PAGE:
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The Bon Appétit Foodist Predicts 2010: The Year of Vermouth

03/18/2010 05:12 am 05:12:02 | Updated May 25, 2011

Vermouth. Without it, James Bond would never have had a Martini and a Manhattan would be simply whiskey and bitters. Essentially white wine fortified with a neutral grape brandy spirit and infused with herbs and spices, vermouth comes in two main styles: red, which is sweet, and white, which is dry.

WHAT TO BUY:

2009-12-28-Images-Noilly.jpg Noilly Prat Dry, $5 for 375 ml This bold, in-your-face white vermouth was reformulated using the original 1813 recipe. Perfect for Martinis.

2009-12-28-Images-vyawhite.jpg Vya Extra Dry, $13 for 375 ml Andrew Quady makes this citrusy white vermouth in Madera, California, using Colombard and Orange Muscat grapes.

2009-12-28-Images-martinirossi.jpg Martini & Rossi Rosso, $5 for 375 ml Where would the classic Manhattan cocktail be without this popular brand of sweet vermouth?

2009-12-28-Images-carpano.jpg Carpano Antica Formula, $32 for 1 liter This exceptional Italian sweet vermouth is velvety smooth with notes of dried cherries and orange.

2009-12-28-Dolin.jpg Dolin Rouge, $14 for 750 ml A top choice of serious bartenders, this red vermouth from France was recently made available in the United States.

HOW TO SERVE:

Once an essential ingredient in over half the cocktails known prior to World War I, the old-school aperitif and bartending staple is now back and better than ever. Here are a few delicious ways to enjoy vermouth.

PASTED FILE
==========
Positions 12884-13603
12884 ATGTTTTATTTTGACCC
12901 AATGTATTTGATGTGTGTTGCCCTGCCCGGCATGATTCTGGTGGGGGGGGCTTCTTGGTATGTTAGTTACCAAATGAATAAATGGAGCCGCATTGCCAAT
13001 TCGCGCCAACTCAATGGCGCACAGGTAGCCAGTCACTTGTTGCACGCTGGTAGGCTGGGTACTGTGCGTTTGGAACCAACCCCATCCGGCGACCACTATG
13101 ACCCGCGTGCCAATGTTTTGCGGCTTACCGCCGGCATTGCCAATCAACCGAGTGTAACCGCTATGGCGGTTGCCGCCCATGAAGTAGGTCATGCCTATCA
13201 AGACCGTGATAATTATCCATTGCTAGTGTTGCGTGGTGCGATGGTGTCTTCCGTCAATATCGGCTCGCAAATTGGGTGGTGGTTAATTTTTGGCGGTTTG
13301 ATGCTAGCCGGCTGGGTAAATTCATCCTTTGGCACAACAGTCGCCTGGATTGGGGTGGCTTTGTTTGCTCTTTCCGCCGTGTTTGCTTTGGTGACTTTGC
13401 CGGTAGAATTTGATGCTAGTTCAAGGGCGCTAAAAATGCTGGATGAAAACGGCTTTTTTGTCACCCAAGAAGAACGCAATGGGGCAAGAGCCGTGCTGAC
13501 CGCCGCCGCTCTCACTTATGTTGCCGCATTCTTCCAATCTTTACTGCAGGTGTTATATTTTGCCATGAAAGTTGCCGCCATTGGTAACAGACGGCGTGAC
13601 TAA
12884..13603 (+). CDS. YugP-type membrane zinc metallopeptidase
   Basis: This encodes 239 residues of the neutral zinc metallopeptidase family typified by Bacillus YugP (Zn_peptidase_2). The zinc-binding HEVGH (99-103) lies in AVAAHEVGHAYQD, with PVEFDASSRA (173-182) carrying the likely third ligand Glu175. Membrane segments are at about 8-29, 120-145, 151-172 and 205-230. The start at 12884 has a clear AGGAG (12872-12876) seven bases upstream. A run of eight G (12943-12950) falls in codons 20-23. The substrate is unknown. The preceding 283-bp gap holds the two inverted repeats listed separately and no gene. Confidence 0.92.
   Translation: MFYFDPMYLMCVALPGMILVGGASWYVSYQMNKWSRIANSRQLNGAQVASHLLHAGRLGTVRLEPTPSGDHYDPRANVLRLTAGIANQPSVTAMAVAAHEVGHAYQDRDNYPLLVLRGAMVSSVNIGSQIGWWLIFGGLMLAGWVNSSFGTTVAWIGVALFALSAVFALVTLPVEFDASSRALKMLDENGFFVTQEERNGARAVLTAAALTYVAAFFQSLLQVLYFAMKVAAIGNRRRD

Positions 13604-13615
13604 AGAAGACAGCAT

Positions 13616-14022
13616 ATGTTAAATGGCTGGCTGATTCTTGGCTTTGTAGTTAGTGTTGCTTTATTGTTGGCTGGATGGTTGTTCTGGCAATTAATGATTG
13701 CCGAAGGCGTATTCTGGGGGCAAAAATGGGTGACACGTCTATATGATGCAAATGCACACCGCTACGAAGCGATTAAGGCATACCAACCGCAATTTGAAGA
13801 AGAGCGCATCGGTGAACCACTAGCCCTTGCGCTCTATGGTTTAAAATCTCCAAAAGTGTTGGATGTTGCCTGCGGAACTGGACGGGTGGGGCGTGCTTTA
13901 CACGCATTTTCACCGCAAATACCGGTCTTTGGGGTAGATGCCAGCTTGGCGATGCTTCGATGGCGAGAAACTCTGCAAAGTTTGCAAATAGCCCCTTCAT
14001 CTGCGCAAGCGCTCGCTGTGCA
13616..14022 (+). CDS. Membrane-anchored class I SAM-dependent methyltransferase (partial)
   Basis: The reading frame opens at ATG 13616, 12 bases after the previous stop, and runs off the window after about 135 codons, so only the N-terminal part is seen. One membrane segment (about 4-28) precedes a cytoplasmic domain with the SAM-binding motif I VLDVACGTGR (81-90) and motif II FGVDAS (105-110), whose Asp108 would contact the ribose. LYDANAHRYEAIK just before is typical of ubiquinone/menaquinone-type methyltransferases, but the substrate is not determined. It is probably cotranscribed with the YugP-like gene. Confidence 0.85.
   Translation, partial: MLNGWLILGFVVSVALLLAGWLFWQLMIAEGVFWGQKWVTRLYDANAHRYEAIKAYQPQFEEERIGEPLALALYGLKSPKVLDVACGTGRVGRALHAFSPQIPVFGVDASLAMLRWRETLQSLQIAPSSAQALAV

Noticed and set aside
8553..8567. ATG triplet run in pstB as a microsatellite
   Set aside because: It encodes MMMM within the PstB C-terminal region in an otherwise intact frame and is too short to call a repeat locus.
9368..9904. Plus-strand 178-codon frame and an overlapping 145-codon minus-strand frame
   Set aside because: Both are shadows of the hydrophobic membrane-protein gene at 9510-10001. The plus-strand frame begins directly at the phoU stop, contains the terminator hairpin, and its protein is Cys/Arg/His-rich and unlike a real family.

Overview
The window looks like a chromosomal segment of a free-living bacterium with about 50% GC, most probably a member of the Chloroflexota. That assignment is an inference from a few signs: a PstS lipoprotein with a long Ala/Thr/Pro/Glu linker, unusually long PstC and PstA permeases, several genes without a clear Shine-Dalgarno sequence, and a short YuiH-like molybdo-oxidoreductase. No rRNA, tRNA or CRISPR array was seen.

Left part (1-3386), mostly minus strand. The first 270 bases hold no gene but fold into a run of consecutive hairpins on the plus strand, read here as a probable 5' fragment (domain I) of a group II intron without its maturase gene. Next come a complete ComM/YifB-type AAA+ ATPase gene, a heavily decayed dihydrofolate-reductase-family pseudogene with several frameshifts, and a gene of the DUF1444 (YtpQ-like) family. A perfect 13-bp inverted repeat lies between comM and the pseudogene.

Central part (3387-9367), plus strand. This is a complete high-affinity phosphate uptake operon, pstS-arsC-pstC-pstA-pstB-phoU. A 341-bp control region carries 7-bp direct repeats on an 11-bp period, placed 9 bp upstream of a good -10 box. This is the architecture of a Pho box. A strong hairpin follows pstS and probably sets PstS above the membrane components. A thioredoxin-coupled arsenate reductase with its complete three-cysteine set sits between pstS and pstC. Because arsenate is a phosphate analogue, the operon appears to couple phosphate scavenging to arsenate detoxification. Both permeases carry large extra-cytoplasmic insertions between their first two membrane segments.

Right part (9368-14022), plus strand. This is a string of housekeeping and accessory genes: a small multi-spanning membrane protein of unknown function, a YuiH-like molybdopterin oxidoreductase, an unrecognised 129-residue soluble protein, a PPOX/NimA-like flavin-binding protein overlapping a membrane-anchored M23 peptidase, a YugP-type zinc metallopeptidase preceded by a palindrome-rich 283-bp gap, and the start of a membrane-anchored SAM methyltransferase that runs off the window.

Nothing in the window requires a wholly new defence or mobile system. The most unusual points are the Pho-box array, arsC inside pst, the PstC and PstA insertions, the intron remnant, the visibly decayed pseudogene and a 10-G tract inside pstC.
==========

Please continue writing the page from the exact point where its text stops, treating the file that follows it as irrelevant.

On the Rocks
Pour a few healthy glugs of white or red vermouth over ice in a rocks glass and garnish with a lemon or orange twist. Sip before dinner.

The Classics
For an old-fashioned Martini, mix 50 percent spirit with 50 percent vermouth. For an uptown Manhattan, use Carpano Antica Formula (see above).

The Next Wave
Vermouth takes the lead in the Cherry Lane, a cocktail created by bartender Brian Bartels of Joseph Leonard restaurant in New York's West Village: Combine 11/2 ounces sweet vermouth, 1/2 ounce dry vermouth, and 1 tablespoon juice from brandied cherries* in a shaker with ice. Shake well. Strain into a Martini glass; add 2 brandied cherries.* Top off the cocktail with 1 ounce of sparkling rosé wine and finish with a lemon twist.

*Brandied cherries, such as Les Parisiennes, are available at specialty foods stores and from markys.com.